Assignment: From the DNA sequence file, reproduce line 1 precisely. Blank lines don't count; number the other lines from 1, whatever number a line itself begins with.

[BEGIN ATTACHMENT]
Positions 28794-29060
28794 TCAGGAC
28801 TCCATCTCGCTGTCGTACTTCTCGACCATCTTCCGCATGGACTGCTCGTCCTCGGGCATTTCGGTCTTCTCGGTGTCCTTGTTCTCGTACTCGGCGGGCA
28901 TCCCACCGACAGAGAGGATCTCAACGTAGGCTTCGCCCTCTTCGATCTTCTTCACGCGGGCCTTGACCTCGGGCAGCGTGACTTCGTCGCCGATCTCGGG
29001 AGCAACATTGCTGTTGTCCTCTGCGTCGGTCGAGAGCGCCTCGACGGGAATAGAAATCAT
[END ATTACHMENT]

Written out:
Positions 28794-29060